United States District Court, S.D. New York
MEMORANDUM OPINION & ORDER
ABRAMS, United States District Judge.
Burgos a/k/a Eric Burgos brings this medical malpractice
action against the United States of America and the Federal
Bureau of Prisons (together, the "Government")
under the Federal Tort Claims Act ("FTCA"). Before
the Court is the Government's motion to transfer the case
to the District of New Jersey. For the reasons that follow,
the motion is granted.
case concerns medical treatment that Plaintiff received while
he was incarcerated at the Federal Correctional Institution
in Fairton, New Jersey ("FCI Fairton").
See Am. Compl. ¶¶ 8-17. While he was an
inmate there, Plaintiff fractured his left scaphoid bone
during a game of baseball. Id. ¶ 9. On or about
December 12, 2014, Plaintiff underwent surgery to repair the
injury. Id. ¶¶ 9-10. During the surgery,
metal plates and screws were implanted into his left wrist.
Id. ¶ 10. Plaintiff had a serious allergic
reaction to the metals in the implants, which caused him to
develop urticaria, angioedema, and contact dermatitis over
most of his body. Id. ¶¶ 12-13. Plaintiff
alleges that the Government never tested him to determine
whether he was allergic to the metals, that the Government
failed to have him sign an informed consent prior to the
surgery, and that the Government provided inadequate
post-operative care by failing to properly address the
allergic reaction. Id. ¶¶ 11,
14(2)-16. Plaintiff left FCI Fairton on June 30,
2015. Angud Decl. ¶ 5 & Ex. A. He currently resides
in the Bronx, Am. Compl. ¶ 5, and in November 2016, he
underwent a second surgery to remove the implants from his
wrist at Bronx-Lebanon Hospital Center, id. ¶
17; Laufer Decl. Ex. A; see also Id. Ex. B
("Burgos Aff."), at 3.
Plaintiff was incarcerated at FCI Fairton, he received
medical treatment from in-house clinicians and off-site
specialists in the local community. Angud Decl. ¶¶
6-7. All of his off-site care appears to have been provided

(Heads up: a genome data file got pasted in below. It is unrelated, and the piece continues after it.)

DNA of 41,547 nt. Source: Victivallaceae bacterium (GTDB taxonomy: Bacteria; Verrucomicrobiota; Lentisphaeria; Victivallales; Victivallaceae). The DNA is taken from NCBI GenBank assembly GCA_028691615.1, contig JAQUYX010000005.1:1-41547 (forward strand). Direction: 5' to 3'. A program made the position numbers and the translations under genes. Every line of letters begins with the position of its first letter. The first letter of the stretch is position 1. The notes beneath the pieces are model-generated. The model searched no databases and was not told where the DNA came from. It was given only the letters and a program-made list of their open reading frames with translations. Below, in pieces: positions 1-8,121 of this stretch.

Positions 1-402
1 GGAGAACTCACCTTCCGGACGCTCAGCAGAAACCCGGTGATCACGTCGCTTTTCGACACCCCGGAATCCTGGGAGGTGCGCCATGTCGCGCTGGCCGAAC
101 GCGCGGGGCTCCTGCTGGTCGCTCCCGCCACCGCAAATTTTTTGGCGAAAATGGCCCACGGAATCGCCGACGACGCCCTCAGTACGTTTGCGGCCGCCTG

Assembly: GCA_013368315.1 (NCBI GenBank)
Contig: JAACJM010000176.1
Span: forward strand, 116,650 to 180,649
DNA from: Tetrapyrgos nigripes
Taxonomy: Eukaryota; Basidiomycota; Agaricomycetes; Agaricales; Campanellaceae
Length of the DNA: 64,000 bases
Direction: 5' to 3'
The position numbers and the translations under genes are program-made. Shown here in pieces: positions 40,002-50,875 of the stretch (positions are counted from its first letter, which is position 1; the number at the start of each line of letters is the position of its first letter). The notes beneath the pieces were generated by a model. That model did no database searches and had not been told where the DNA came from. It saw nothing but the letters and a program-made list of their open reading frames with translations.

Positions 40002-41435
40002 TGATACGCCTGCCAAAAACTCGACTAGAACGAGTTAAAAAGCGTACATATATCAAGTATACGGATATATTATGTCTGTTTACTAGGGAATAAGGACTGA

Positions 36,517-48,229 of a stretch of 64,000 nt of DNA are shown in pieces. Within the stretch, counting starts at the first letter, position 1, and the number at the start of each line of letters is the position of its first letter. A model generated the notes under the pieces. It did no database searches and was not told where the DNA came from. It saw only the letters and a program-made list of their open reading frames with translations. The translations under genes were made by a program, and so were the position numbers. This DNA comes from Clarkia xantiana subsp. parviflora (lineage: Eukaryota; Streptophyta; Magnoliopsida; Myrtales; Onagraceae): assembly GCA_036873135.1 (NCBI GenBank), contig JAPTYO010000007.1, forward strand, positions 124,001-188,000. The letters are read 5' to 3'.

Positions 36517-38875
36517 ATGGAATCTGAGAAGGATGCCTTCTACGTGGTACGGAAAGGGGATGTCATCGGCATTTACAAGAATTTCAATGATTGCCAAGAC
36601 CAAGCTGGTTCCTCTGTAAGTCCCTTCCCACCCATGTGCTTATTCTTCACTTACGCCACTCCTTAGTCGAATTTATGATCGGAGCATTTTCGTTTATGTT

in New Jersey. Prior to the 2014 surgery, Plaintiff was seen
by an orthopedist at Cohanzick Orthopedics, P.A. in
Bridgeton, New Jersey. See Id. Ex. C, at 15, 111-14;
Teleanu Decl. ¶ 2 & Ex. A. The surgery itself was
performed by Dr. Sean Bidic, whom Plaintiff saw before and
several times after the surgery and whose office is located
in Vineland, New Jersey. See Angud Decl. Ex. C, at
1, 10-11, 80-95, 100-03; id. Ex. D, at 2-4, 96,
148-51, 190-92, 207-08, 217-20, 223-24; Teleanu Decl. ¶
4 & Ex. C. After the surgery, Plaintiff also saw Dr.
Peter Sarkos, an orthopedist at Premier Orthopaedic
Associates (which has offices in Vineland, Elmer, Mullica
Hill, and Woolwich, New Jersey), and Dr. Robert Coifman, an
allergist at Allergy & Asthma of South Jersey, P.A.
(which has offices in Millville and Galloway, New Jersey).
See Angud Decl. Ex. D, at 29-31, 154-65, 173-89,
213-14; Teleanu Decl. ¶¶ 6, 8 & Exs. E, G. The
off-site providers who treated Plaintiff are not Government
employees; they provide specialty care to FCI Fairton inmates
pursuant to a contract between the Bureau of Prisons and
NaphCare, Inc., a non-party entity that partners with local
clinicians. Angud Decl. ¶ 7.
the convenience of parties and witnesses, in the interest of
justice, a district court may transfer any civil action to
any other district or division where it might have been
brought or to any district or division to which all parties
have consented." 28 U.S.C. § 1404(a). The party
requesting transfer bears the burden of establishing by clear
and convincing evidence that transfer is warranted. N.Y.
Marine & Gen. Ins. Co. v. Lafarge N. Am., Inc., 599
F.3d 102, 114 (2d Cir. 2010). Nevertheless, "[d]istrict
courts have broad discretion in making determinations of
convenience under Section 1404(a) and notions of convenience
and fairness are considered on a case-by-case basis."
D.H. Blair & Co. v. Gottdiener, 462 F.3d 95, 106